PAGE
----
Wednesday, December 14, 2011

'Tis the season!

7:39 p.m. Today's project was to scour through old journals and make my notations for my book on Steve's and my experience with Alzheimer's. Caregiver Carlos helped Steve onto the Special Trans bus, and he left for his day away. So I was able to dedicate the time Steve was at Care Connexxus to that very task.

I started a tad late because of helping the alarm company technician get his authorizing paperwork signed so he could change our alarm system from analog to digital. After I went on the Verizon 4G digital network, even for my land line, the company didn't receive the alarm testing siren when we tried it last week. So there was no time to waste, especially during this high-crime season. Additionally, I negotiated a lower monthly rate by renewing our contract! I then made a beeline for the spare bedroom upstairs, because the area where I normally sit would be inaccessible for the next several hours.

Having planned this out ahead of time, I asked the morning caregiver to carry a kitchen table chair upstairs for me, so I was ready to "read and write" at the roll top desk by 9:30. That room, where Heidi lived most of her life, is pretty pleasant with its two corner windows. In January we will be hosting a  33 year-old woman from Korea attending the University of California Riverside English Language School. She should enjoy the roominess and quiet, with Silver Dollar Eucalyptus branches hovering over the red tile roof outside her window from one corner and a view of the local hills from the other.

The Lord knows why He matched her with us, so I have a peace about her visit. Program officials are thoroughly aware of Steve's condition, and it's fine, because the student would have no responsibility for him at all--that's my role. And if I have to go out, his caregivers do a great job!

In the country "profile" I received from the Homestay officials, it was stated that "50% of Koreans are Christians." So we might be meeting a sister in the Lord! And what a blast that will be, as Psalm 133:1 says,

Behold how good and how pleasant it is for the brethren to dwell together in unity!

And if she is a Buddhist, as are the other 50% of Koreans, she'll certainly be hearing the gospel in our home. The program wants the students to have an authentic American family experience, so we are allowed to take our student to church, just like any other family activity.  I'll be committed to witnessing to her both in our home and out, because we are exhorted in II Timothy 4:2,

Preach the word! Be ready in season and out of season.

Who knows? Perhaps 'tis the season for this young woman to be saved!

Finally succumbing to the Christmas season pressure, I decided to start wrapping the six White Elephant Exchange gifts Steve and I will need for three occasions coming up. Each year, I think that this will be a snap--just find White Elephants from past years, re-wrap, and be done. But no, I received a number of oddities this year given in all seriousness, with useful purposes--for someone else, or maybe after I bought the same item for myself. The gifts were wrapped in a variety of papers, so that Steve's and mine wouldn't be immediately recognizable. The reason? Once a recipient has opened a truly pointless or obnoxiously tacky gift, I don't want them to be warned off by another gift covered by the same paper!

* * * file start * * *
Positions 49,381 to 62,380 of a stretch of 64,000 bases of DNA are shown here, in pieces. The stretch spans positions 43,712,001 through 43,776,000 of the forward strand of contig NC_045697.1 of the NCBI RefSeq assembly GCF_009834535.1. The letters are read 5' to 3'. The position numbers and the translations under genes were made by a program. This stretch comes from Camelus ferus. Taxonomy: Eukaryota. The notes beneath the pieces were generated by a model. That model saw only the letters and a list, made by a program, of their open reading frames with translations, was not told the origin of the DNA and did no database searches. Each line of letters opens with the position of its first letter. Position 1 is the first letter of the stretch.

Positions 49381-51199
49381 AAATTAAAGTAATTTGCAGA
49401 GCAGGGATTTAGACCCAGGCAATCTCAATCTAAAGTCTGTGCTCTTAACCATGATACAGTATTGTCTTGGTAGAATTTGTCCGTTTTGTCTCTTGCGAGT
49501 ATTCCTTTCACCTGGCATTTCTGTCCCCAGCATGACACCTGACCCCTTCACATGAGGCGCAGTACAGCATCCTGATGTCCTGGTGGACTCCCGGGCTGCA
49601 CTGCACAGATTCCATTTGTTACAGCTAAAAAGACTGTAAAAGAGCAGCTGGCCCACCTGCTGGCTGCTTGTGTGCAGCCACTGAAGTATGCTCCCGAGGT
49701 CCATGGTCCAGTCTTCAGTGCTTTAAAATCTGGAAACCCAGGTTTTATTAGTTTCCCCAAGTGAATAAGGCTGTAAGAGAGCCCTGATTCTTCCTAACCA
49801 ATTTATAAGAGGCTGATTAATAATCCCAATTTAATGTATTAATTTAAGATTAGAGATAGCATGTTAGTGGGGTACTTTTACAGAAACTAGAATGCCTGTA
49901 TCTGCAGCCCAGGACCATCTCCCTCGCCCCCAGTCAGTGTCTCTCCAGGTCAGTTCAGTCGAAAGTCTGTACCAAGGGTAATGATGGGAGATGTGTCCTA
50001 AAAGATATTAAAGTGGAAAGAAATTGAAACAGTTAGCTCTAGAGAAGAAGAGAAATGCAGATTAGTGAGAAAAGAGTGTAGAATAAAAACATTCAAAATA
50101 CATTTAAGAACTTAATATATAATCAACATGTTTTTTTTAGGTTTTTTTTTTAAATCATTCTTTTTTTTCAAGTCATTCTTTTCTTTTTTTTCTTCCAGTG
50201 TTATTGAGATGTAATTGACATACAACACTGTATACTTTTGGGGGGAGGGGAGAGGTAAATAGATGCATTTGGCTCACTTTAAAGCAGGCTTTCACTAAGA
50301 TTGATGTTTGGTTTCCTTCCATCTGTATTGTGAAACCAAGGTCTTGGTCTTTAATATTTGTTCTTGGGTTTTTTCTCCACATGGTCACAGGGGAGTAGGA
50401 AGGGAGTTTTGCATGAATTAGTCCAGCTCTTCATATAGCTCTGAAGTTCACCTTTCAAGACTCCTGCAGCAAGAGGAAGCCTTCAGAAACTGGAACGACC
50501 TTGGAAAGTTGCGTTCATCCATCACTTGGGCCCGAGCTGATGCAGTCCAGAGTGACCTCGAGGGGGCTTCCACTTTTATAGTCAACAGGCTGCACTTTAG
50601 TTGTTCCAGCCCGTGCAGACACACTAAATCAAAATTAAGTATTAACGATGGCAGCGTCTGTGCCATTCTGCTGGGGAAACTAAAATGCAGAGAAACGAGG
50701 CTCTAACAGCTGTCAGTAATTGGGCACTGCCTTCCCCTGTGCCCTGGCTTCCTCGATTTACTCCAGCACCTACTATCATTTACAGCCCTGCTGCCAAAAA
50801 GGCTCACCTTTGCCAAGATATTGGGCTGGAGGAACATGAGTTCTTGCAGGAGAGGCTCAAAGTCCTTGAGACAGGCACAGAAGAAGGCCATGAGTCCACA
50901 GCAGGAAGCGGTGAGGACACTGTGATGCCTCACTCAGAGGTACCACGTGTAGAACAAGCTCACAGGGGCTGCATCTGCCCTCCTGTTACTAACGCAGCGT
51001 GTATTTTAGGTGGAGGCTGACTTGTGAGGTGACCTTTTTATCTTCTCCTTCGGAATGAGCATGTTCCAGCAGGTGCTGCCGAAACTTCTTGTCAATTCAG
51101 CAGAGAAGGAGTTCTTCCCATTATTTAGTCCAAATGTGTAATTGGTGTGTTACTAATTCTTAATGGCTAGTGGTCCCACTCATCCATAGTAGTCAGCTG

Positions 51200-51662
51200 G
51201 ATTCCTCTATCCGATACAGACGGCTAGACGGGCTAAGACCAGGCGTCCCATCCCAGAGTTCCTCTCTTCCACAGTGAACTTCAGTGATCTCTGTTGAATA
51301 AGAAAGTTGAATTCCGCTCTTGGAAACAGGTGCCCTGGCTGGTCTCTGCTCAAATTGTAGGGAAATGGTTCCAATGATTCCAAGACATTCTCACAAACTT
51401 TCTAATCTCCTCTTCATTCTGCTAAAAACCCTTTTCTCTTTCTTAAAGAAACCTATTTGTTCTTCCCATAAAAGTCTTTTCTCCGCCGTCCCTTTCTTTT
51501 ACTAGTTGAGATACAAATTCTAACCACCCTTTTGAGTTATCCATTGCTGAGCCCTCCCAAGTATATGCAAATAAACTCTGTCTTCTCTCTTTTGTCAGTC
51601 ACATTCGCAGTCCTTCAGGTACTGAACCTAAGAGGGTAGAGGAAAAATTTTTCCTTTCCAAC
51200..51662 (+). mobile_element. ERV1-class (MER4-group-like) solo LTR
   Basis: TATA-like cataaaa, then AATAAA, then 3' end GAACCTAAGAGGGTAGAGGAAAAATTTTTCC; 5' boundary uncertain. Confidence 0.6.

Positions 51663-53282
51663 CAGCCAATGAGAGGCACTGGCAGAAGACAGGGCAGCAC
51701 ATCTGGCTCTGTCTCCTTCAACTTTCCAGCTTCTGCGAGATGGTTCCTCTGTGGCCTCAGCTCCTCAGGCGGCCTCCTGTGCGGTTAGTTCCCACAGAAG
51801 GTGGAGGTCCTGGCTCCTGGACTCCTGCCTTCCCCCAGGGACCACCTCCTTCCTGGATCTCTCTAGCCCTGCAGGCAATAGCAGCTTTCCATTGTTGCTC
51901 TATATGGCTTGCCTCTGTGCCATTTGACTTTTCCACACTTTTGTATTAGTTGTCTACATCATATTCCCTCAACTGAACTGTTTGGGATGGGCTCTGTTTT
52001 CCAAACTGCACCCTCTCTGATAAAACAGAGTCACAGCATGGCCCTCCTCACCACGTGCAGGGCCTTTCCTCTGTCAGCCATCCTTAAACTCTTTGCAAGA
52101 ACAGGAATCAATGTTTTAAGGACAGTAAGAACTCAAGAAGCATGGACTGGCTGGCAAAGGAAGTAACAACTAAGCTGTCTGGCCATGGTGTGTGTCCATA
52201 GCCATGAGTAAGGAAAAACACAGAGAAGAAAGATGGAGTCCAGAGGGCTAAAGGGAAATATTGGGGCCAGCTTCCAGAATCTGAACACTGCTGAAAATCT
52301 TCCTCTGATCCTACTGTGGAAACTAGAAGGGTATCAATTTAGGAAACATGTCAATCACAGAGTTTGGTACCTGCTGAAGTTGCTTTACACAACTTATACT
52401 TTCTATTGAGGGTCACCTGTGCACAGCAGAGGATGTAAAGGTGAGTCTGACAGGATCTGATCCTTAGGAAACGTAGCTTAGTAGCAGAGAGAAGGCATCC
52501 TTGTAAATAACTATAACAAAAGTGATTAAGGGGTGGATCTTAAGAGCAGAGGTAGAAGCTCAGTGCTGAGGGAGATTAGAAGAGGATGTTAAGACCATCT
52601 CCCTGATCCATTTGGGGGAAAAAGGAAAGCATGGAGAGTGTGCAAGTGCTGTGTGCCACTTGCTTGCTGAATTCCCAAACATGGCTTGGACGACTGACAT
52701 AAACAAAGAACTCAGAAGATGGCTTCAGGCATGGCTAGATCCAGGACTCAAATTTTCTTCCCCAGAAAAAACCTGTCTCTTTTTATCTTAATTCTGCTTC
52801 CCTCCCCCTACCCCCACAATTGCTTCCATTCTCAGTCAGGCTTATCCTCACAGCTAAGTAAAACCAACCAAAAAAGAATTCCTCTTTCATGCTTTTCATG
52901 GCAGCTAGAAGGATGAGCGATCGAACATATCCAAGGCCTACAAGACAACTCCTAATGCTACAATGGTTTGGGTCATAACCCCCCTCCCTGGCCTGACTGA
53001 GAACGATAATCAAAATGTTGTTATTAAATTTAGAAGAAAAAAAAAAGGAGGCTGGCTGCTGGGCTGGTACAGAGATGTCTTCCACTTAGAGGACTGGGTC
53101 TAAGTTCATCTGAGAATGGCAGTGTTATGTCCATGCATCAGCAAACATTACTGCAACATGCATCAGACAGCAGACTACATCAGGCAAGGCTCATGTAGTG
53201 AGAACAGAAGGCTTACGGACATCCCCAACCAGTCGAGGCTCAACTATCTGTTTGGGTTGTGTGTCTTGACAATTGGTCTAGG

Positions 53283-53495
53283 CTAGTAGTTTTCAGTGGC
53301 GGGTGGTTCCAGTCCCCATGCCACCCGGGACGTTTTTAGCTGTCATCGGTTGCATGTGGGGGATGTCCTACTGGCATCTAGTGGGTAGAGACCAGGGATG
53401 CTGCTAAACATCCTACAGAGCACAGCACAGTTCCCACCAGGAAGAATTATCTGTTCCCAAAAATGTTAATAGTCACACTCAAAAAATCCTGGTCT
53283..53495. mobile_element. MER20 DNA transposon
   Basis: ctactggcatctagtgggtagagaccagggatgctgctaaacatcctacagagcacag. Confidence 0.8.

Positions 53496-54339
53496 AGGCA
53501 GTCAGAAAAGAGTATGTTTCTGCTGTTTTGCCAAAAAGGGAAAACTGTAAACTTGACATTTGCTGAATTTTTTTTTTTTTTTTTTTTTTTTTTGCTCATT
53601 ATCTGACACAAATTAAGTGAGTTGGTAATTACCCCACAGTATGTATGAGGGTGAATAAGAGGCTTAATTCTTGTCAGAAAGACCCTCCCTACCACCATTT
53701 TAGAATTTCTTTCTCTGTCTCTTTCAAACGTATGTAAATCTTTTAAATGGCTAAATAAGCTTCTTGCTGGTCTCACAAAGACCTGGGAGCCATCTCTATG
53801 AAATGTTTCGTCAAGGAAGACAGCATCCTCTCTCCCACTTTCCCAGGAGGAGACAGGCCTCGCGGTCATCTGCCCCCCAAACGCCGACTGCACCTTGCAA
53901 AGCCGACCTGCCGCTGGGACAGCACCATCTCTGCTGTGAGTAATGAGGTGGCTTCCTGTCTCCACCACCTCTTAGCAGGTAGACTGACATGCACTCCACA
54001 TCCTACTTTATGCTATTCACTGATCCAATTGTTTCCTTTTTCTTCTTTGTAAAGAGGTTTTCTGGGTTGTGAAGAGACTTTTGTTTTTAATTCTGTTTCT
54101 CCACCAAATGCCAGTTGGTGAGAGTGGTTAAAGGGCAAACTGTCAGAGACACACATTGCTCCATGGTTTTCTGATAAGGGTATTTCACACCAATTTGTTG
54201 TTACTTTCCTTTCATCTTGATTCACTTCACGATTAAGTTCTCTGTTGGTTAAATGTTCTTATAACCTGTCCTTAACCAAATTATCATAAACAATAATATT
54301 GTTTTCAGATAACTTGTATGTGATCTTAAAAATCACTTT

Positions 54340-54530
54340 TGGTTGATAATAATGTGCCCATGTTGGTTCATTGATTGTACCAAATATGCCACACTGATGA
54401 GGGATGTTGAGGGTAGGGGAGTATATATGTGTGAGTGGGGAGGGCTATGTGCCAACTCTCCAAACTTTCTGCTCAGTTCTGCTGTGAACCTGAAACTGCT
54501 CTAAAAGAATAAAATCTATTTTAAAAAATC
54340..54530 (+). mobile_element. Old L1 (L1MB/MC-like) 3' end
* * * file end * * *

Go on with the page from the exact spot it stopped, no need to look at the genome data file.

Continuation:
I then moved on to gifts for my kids' in-laws, which I wrapped very carefully and signed cards for. Those might be the only cards I give out this year, for economic reasons. The plan at this point is to send Dayspring Christian e-cards to our whole list, excepting my dad and his siblings, whose email addresses we don't have. Besides, our entire list received our portrait card last year, which I hope they have used as a reminder to pray for us, which was the point of having it made. That's why I enjoy the photo cards families send out--I can lift them up for the Lord to meet their needs this year each time I pass our card gallery wall.

At 2:05, Steve's Special Trans bus pulled up, and he disembarked, with both of us saying goodbye to the other riders. And what made my day was this: the bus driver, presumably a City employee, said cheerily, "You two have a Merry Christmas!"


  1. Seems like your already done preparing for Christmas :)
    Hope you have a great time hosting the woman from Korea. Hosting is no doubt a great way to connect with people from all around the world. I'd suggest you check out is a platform that matches hosts to like-minded travelers and would be helpful in devising ways to make your hosting interesting for your future guests.

  2. Thank you, Maha, sounds like a way to make things more fun!